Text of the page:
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John Somner, Rupert Bourne, Peter Shah, Rob Froud; Identifying requirements for effective glaucoma electronic health records: a consensus study. Invest. Ophthalmol. Vis. Sci. 2013;54(15):4404. doi: https://doi.org/.
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Specific requirements for electronic health records (EHRs) in ophthalmology are recognised but there is no consensus on EHR requirements for managing glaucoma. This study aimed to establish whether the Rand/UCLA appropriateness method could establish consensus on aspects of importance to implementing EHRs in the current healthcare landscape.
57 attendees at the 2011 UK & Eire Glaucoma Society meeting agreed to be contacted to participate in an online study using a Delphi process, 66% of these participated. Two Delphi rounds were conducted with 75% completing both rounds. The sample included staff at University and district general hospitals with a normally distributed range of attitudes to the ease of use and usefulness of EHRs, different levels of experience of EHR use and self-rated IT proficiency.
Participants agreed that several strategies for migrating to an EHR from paper records exist, all of which may be appropriate but could not agree on training requirements to summarise clinical records. Twenty one core data fields to be extracted from paper records were defined; six fields were disputed even after round two. Thirty- four clinical decision support tools were prioritised, with drug alerts, documentation aids and risk assessment tools regarded as top priorities. Patient Reported Outcome Measures (PROMs) were agreed to have a role in assessing the outcomes of all glaucoma procedures and all glaucoma patients in routine glaucoma care. Patient Reported Experience Measures (PREMS) were considered an important measure of service quality. Collecting this type of data was felt to be appropriate in the clinic but there was debate about collecting such data at patients' homes. There was no strong preference for any questionnaire format. Measurement should ideally be conducted on a random sample of patients on an annual basis. The role of personal health records for glaucoma was disputed but email communication was felt to be unlikely to be useful for most patients although there was disagreement about its role in patients with complex glaucoma.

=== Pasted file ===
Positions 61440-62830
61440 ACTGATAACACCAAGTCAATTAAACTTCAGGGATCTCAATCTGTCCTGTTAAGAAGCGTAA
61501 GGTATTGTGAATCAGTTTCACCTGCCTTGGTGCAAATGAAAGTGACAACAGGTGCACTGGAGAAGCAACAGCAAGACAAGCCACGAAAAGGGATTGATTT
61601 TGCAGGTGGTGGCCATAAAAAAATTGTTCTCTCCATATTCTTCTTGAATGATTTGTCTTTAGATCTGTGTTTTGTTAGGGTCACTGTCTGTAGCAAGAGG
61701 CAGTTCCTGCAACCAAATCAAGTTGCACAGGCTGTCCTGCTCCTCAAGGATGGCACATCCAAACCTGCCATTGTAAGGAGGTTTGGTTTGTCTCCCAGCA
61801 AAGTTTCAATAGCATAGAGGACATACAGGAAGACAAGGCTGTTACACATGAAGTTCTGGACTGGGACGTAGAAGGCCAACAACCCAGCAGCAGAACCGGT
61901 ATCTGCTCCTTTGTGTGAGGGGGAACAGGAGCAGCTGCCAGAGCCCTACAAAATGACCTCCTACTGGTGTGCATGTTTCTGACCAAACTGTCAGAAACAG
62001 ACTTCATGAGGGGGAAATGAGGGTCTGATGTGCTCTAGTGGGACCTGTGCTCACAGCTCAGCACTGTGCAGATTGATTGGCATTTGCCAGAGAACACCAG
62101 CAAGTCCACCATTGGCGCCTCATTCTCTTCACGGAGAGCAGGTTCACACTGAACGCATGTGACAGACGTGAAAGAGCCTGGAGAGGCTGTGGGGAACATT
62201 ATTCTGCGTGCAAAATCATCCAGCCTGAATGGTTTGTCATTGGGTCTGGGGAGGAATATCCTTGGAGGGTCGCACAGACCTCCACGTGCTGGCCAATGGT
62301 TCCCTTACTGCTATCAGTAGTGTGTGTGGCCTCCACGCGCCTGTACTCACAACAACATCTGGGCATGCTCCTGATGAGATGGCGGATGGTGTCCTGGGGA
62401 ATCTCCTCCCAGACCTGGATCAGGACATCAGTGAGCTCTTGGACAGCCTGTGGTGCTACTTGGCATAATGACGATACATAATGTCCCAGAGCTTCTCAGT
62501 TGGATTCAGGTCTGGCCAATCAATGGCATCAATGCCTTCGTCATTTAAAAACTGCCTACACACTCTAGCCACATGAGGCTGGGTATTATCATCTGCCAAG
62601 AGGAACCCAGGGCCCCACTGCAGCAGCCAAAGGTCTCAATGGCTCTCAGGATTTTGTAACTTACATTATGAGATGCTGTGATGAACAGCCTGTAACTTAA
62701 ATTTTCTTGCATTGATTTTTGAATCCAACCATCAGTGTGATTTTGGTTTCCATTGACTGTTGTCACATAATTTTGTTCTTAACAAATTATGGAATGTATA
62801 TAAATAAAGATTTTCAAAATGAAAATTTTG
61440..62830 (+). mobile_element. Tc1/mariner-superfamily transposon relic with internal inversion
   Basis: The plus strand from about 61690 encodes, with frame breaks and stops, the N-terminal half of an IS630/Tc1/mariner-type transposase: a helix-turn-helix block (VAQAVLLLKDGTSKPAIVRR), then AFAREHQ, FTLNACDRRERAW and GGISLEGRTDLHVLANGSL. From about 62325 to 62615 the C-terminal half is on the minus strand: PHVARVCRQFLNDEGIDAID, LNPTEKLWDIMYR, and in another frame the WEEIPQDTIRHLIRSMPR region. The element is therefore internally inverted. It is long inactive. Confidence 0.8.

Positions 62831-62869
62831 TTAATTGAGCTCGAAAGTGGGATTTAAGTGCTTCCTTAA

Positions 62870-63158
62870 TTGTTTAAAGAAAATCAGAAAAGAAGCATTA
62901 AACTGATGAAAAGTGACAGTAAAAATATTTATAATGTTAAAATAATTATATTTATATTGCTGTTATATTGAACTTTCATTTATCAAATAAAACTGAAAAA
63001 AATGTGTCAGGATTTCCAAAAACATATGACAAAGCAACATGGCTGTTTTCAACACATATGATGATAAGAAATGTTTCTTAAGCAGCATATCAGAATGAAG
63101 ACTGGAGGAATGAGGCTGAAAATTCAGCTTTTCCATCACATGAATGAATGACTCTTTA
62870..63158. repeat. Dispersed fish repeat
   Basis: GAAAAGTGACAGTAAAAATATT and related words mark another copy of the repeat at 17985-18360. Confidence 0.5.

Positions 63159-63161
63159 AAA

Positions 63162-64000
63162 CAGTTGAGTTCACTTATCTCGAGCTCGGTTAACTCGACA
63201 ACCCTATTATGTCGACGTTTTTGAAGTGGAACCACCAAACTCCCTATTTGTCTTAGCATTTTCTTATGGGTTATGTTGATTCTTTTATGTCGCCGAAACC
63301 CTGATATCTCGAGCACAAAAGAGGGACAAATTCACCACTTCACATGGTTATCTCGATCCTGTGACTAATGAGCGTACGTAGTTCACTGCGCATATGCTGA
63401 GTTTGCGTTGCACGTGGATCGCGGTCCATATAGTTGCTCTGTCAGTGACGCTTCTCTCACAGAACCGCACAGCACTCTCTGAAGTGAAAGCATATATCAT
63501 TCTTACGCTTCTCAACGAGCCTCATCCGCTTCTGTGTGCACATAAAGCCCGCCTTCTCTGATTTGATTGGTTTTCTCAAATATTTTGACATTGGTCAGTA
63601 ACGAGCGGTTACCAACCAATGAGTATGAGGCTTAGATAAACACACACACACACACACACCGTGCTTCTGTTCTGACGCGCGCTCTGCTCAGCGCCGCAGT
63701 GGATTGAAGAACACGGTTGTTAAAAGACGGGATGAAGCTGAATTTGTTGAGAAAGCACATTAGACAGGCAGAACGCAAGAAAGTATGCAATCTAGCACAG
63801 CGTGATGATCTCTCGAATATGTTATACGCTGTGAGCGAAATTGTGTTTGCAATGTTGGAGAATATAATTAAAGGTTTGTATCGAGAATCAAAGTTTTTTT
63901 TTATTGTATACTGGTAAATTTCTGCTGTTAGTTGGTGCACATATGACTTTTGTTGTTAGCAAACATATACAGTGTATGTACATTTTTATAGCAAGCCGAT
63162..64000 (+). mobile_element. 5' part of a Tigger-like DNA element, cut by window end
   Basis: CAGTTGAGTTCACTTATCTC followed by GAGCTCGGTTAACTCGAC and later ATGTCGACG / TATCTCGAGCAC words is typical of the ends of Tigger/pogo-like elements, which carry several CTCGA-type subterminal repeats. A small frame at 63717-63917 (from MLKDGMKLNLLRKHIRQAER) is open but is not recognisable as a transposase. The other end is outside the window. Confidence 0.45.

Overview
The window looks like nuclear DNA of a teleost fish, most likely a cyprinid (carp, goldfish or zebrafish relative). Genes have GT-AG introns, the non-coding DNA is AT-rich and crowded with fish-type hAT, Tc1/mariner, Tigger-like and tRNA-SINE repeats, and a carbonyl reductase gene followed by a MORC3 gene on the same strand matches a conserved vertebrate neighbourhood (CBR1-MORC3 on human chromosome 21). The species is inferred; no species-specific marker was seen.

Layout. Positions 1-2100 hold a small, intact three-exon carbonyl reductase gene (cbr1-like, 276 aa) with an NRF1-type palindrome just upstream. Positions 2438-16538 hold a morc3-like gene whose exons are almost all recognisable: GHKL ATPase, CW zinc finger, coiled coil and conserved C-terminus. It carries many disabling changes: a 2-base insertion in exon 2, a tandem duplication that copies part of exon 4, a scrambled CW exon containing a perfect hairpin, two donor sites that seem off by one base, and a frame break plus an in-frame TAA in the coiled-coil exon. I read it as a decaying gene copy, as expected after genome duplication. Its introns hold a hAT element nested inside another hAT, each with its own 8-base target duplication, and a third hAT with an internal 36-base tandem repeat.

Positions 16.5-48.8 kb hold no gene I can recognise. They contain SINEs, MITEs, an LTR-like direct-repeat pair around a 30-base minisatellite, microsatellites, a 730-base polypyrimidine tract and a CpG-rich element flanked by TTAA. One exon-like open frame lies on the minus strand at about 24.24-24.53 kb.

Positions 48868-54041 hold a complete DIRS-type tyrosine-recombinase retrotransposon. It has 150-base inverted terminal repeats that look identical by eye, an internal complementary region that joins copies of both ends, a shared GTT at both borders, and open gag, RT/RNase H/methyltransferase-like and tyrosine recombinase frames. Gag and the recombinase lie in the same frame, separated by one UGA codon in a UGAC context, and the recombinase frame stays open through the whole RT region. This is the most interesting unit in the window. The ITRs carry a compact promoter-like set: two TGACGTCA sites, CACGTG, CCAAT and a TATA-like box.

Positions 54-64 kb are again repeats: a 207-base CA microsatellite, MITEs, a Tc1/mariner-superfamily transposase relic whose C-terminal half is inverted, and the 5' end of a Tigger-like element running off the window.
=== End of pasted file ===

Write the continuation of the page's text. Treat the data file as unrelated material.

This method successfully established consensus on a range of issues. The need to develop a working PROM for routine care was established in addition to priorities for the development of clinical decision support tools and minimum data fields required from historic paper records for effective on-going care with an EHR.
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